Financial Advisers Reveal How To Begin Saving Money
Is getting your shit together with money one of your New Year's resolutions?
You know you need to start #adulting, but you may not know where to start. So, I reached out to the top personal finance bloggers for their suggestions of what money goals should make it on your list for 2017.
Here's verdict straight from the pros:
1. Max out your Roth IRA.
If you didn't max out your Roth last year, you're missing out of some serious benefits.
A Roth IRA (individual retirement account) is when you invest after tax dollars into an account through which you do your investing. With a Roth, your money is able to grow tax-free.
If your brain isn't wrapped around this concept yet, do a bit more research. It's very powerful.
What the pros say: Philip Taylor of ptmoney.com says, "Max out your Roth IRA. It's $5,500 for the year, which is $458.33 each month."
2. Pay off debt.
Not only does being debt-free allow you to more easily max out your Roth, it also alleviates a ton of unnecessary stress.
Typically paying off the debt with the smallest balance works best because it gives you fast results and helps you commit to your plan long term.
What the pros say: Jackie Beck of The Debt Myth says, “Commit to only spending money you already have and gradually pay off existing debt. Life is so much less stressful without debt hanging over your head!”
Murray Newlands of Sighted.com says, "A new presidency brings [uncertainty]. Reduce your debts and you will reduce your debt in uncertain times."
3. Be self-aware with money.
We go through life like we go through the grocery store while hungry: rushed, directionless and buying whatever looks good at the time.
This is the year to change that. It all starts with self-awareness.
The best place to start is by keeping a spending log and writing down each and every purchase and transaction that comes from your checking or credit card.
What the pros say: Nick True of Mapped Out Money says,
Become more self-aware with money. Spend six months pondering, tracking, thinking and understanding your personal desires around money and how you emotionally deal with money. The goal should be to become more self-aware of how money emotionally affects you and what expenses are absolutely most important to you.
4. Get a six-month "Oh, Shit" fund.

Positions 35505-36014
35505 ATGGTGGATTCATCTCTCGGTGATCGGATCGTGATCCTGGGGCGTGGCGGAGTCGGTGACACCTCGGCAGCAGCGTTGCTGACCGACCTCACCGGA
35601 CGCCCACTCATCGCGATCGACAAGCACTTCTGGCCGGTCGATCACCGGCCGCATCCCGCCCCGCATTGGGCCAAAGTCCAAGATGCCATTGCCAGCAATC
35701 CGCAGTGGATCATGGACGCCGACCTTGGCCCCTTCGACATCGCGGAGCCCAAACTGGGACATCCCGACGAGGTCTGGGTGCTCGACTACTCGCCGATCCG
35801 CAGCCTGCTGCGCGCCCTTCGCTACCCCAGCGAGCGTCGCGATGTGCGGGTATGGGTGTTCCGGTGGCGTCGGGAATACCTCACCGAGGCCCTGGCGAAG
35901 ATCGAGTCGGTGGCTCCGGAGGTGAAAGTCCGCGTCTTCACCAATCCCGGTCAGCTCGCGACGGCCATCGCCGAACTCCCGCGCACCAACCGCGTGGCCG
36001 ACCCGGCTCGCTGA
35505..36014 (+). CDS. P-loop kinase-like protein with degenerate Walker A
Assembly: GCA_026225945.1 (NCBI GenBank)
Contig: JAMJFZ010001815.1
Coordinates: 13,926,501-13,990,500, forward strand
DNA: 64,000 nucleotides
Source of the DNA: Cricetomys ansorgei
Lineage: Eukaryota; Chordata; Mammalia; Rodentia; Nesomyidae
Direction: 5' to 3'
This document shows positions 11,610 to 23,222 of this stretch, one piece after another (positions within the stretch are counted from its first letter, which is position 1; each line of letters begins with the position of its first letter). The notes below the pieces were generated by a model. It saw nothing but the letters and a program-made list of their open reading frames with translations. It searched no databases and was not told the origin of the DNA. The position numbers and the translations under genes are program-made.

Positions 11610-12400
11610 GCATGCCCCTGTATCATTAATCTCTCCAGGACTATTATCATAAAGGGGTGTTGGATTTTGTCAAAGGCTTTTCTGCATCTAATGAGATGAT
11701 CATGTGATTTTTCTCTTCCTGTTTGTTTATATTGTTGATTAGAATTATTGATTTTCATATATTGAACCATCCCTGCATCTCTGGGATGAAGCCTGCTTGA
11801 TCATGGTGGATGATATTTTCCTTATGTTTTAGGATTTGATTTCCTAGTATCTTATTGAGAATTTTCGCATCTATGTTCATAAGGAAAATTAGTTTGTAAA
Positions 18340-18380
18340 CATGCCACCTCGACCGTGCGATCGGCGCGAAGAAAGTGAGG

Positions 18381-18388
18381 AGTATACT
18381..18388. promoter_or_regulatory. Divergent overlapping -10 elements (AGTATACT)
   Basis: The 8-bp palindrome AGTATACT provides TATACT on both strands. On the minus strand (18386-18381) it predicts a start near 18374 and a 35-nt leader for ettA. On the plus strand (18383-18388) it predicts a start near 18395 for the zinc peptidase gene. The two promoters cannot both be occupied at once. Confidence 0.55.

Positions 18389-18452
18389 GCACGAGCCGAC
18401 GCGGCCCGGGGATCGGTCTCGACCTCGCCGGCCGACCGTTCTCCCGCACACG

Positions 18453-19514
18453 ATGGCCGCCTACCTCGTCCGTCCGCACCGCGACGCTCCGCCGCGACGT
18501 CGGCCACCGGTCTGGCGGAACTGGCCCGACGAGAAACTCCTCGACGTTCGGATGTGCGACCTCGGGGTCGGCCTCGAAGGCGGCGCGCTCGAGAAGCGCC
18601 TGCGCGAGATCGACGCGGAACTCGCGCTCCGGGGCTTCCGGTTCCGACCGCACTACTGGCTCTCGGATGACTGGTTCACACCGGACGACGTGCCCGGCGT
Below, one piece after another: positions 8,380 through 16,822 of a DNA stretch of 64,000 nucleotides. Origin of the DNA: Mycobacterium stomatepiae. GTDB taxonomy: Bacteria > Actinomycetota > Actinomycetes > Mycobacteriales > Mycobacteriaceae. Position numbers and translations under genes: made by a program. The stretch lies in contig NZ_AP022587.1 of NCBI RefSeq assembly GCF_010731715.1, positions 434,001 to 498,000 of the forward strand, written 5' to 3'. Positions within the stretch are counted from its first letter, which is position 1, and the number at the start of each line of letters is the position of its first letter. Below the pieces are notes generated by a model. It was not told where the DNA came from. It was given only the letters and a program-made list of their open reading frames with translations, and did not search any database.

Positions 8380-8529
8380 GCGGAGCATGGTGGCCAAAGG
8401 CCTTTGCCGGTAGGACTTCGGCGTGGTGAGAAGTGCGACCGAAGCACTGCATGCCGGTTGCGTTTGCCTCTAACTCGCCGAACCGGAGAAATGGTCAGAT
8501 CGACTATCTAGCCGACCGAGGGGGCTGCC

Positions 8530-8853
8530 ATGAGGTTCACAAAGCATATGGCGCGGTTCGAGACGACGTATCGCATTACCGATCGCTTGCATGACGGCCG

You always hear a range of three to six months of emergency savings.
So, here's the down-low: If you have a life that is inherently riskier, you need at least six months of savings. If the company you work for notoriously has layoffs, you're working for a startup or even if you just value financial security, you need six months of living expenses.
If you have a life that is inherently riskier, you need at least six months of savings.
What the pros say: Eric Rosenberg of Personal Profitability says,
2017 is the year of the emergency fund! If you don't have enough saved to cover three to six months of expenses, it's time to get saving. The economy is likely going to change in the new year, and with uncertainty comes even more reason to make sure you are safe in case of a loss of income or an unexpected expense like fixing a broken down car or replacing a bad furnace. Get saving!
5. Start with a $1,000 "Oh, Shit" fund.
Does the idea of saving six months scare you? I get it. Remember, this is all about baby steps, so just start with a goal of hitting $1,000 in your savings account. Then start slowly building it up from there.
What the pros say: Kate Dore of Cashville Skyline says,
Building an emergency fund is the primary money goal I am recommending for 2017. Start with $1,000 and work toward saving to three to [six] months of expenses. In 2016, I was hit with an unexpected job layoff. My emergency fund helped me quickly pivot from unemployed to self-employed.
Start with a goal of hitting $1,000 in your savings account. Then start slowly building it up from there.
6. Max out your HSA.
Do your homework on this one.
Health Savings Accounts (HSA) can be great if you have a qualified, high deductible health insurance plan.
If your deductible is a $1,300 or higher (as an individual) you can use an HSA account. It allows you to save money for your health tax-free if you are using it for legitimate healthcare purchases.
In 2017, you'll be able to contribute $3,400 as an individual into an HSA.
What the pros say: Miss Mazuma of MissMazuma.com says, “Max out ALL available accounts – 401k, HSA, Roth IRA, etc.”
Are you seeing a trend here?
This article originally appeared on the author's personal blog.